Apple Keyboard

Apple Keyboard Aug 2007

Also new is the revised Apple Keyboard. This was leaked a little early. Gizmodo did a good breakdown on the changes to the key layout. I think the most surprising move was eliminating the Apple logo in favor of the word “command”. My guess would be the feel of the new keyboard is very similar to modern Apple laptops (Gizmodo says it does), but not as cramped. If that’s really the case, given the construction of this keyboard it could be a very comfortable keyboard.

Surprisingly Apple lists the keyboard’s requirements as:

  • Mac OS X v10.4.10 or later
  • Keyboard software update

For a keyboard? This sounds a little strange. I’m virtually positive if you plugged it into any computer it would work fine, but some of the special keys may not be mapped correctly. I’m almost positive it will work fine in Windows XP/Vista as well, since Apple has Boot Camp. I suspect Apple will at some point ship Windows software for the keyboard for users who want to use Windows in Boot Camp, as well as those who just want the Apple Keyboard. My guess is that it’s either just not ready yet, or they want to gauge interest.

iLife ’08

iLife ’08 looked pretty good, but I’m not a heavy user, so it didn’t impress me as much as I guess it should have. Organizing photos by events is extremely handy and seems very well done. iMovie also has quite a few enhancements that should make movie editing much easier.

iWork ’08

iWork ’08 impressed me a little more. So much like Office, yet so much more polished and eloquent. What’s impressive is that the final results look so good, and the process to get those results seems intuitive. Numbers in particular looks really great. Will this eat into Microsoft Office’s market share? No. Will it make life easier for many Mac professionals who want to make some nice looking documents? Absolutely.


One thing I thought was noteworthy is Steve apparently mentioned that the keyboard photos were leaked online. Considering Apple’s tight lipped history, that was somewhat interesting. Still no sign of Mac OS X 10.5 Leopard. He didn’t spend any real time on it, barely a mention. Considering it’s August, and the last big event before October, this was a little surprising. I’m wondering if this could mean a further delay.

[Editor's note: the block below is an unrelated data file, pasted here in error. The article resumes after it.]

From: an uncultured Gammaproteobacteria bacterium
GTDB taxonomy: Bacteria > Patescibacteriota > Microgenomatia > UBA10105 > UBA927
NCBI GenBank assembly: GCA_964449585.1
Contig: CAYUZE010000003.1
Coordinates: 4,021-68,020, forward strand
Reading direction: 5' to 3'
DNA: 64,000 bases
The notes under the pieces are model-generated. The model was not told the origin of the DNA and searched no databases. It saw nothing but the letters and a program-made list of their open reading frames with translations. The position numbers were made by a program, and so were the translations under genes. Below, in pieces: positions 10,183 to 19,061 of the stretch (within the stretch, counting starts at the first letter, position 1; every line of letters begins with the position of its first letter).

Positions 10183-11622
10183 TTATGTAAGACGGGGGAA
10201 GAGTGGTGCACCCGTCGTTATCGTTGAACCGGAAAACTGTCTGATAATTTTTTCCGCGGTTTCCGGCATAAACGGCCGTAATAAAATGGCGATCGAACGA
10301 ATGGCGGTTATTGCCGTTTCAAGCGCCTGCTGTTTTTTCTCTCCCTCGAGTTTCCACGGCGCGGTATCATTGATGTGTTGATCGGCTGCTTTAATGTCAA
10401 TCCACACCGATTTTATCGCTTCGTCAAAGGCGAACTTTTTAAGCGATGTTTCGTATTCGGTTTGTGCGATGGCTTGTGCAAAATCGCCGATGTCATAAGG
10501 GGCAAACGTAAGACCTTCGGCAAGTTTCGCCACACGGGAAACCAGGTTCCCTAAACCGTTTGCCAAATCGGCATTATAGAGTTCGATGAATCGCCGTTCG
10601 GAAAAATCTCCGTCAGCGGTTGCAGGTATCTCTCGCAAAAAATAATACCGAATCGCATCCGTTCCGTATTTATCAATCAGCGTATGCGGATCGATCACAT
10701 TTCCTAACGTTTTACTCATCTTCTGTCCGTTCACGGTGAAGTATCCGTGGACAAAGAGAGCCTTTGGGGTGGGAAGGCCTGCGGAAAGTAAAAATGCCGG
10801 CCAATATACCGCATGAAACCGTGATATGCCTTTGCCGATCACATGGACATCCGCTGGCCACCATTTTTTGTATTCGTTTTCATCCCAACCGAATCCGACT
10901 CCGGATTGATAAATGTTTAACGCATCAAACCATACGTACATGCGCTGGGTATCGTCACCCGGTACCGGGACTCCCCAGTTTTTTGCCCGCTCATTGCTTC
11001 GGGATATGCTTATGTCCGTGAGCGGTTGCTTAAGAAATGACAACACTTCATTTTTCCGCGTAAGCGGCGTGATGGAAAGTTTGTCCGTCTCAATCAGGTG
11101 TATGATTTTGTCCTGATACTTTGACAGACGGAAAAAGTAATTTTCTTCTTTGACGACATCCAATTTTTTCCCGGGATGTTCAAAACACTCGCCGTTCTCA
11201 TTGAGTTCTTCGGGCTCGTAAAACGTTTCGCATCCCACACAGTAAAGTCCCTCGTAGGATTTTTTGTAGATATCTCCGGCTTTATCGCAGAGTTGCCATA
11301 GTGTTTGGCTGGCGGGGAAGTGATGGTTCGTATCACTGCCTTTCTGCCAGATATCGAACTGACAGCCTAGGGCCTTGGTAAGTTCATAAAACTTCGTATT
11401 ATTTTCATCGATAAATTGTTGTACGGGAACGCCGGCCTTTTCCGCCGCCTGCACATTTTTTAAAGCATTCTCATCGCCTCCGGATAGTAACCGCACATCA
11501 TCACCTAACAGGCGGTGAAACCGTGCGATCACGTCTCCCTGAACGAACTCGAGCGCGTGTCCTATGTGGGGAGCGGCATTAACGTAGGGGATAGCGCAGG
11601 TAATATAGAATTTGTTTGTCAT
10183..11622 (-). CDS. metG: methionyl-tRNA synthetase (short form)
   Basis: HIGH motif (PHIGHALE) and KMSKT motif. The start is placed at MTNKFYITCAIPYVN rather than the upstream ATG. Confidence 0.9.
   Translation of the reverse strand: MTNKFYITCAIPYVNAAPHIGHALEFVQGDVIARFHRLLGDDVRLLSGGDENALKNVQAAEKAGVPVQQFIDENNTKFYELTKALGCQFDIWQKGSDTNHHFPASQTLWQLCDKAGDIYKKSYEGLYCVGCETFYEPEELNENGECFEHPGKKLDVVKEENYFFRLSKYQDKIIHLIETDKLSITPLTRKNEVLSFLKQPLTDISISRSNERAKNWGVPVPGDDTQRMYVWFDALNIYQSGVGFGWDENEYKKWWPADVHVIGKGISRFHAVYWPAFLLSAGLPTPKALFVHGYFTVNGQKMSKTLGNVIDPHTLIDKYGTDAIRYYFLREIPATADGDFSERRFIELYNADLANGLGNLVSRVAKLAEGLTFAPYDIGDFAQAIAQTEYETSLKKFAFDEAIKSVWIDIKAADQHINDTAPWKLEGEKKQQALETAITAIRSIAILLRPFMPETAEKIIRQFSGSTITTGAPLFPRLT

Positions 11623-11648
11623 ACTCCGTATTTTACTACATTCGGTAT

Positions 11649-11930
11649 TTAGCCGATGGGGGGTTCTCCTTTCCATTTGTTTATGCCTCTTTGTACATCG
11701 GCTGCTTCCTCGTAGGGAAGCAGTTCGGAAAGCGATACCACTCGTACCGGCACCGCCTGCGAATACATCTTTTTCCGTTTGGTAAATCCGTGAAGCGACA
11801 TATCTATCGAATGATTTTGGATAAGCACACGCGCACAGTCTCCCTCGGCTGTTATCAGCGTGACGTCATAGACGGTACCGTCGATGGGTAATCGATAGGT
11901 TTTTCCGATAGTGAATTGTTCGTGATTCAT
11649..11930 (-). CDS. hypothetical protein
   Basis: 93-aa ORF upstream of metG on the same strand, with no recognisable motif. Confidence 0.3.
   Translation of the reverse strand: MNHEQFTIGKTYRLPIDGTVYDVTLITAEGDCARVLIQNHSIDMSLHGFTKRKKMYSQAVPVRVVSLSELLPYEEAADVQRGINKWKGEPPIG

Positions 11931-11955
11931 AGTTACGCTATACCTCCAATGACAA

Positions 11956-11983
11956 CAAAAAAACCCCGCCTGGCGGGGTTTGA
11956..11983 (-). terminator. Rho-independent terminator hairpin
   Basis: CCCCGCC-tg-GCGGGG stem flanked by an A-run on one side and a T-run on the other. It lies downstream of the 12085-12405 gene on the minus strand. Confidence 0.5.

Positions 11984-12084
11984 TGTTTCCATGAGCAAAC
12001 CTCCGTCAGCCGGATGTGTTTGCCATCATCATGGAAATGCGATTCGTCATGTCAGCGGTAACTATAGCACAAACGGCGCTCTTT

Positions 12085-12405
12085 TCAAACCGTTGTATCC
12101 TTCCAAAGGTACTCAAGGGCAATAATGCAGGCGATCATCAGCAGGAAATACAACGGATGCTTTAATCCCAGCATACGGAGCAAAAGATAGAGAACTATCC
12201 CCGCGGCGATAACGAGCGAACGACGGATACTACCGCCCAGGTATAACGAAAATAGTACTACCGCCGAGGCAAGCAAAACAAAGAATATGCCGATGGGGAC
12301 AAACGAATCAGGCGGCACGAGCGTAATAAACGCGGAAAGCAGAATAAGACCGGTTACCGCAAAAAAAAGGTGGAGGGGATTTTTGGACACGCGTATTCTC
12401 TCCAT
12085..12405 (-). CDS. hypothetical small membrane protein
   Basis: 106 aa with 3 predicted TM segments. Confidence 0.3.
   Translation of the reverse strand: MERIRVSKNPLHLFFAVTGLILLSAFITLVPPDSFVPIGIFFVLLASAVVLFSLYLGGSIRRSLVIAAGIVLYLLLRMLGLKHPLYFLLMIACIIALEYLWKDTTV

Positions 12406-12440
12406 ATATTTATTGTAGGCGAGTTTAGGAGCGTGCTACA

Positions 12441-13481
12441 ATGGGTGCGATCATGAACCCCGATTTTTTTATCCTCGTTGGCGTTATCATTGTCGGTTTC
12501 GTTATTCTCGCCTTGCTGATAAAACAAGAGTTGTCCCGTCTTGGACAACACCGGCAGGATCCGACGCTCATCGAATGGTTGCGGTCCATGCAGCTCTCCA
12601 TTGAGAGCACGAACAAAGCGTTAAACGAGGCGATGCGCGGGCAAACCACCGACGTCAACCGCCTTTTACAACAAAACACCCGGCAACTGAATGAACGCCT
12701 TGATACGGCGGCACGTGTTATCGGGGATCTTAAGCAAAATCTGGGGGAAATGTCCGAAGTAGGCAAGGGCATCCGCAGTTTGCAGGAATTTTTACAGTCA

My predictions from yesterday weren’t to bad, though they were mostly obvious. The only thing I was a little surprised about was the missing update on Leopard. I still think the Mac Mini will see a speed bump by the end of the year.

Mac Rumors notes that according to the Apple press release for the iMac, Airport Extreme now has Gigabit Ethernet (something that was sadly missing). No mention elsewhere on the site. I wonder if this is official, or just something that slipped out. It’s looking better and better.

Edit: According to CNet, the Mac Mini did get an speed bump! That means another prediction was right.

Product images courtesy of Apple.


Apple Event Tomorrow

There’s an Apple Event tomorrow. Someone noticed there is a scheduled .Mac outage about the same time, meaning a likely upgrade for those users.

I’m guessing an announcement about pre-orders for Mac OS X 10.5 Leopard and new iMacs. Possibly a speed bump for Mac Mini’s and some sort of iLife product upgrade.


Bug Bounty

Robert Kairo just announced a bug bounty program for SeaMonkey. The largest bounty is $1000 and the total for the bugs in the program is currently at $2700. Check the site for more information if you’re interested.

This is similar to bounty program Mark Shuttleworth did a few years ago. The Mozilla Security Bug Bounty Program is also available with $500 and a T-Shirt for a valid security bug.

Apple Around The Web In The News

Fake Steve Revealed

What do Steve Jobs, Bill Gates, and just about anyone in tech have in common besides using computers? They all read The Secret Diary of [Fake] Steve Jobs. Fake Steve has been a cult icon the tech community, especially bloggers within the tech community. There has been an ongoing search for who the mystery blogger is. Fake Steve hinted last night that something was happening today, and it couldn’t be Apple related since it’s Sunday not Tuesday.

The New York Times revealed it’s Daniel Lyons of His personal blog is less humorous but still pretty interesting (there’s another feed to keep tabs on).

Thankfully, since we all knew he was a fake, even though we now know who he really is, it will still be entertaining. And yes, Fake Steve does intend to continue but notes will be a new sponsor. He’s got a book coming out too. After this publicity I’m guessing it will do very well.

[Hat tip: Photo Matt]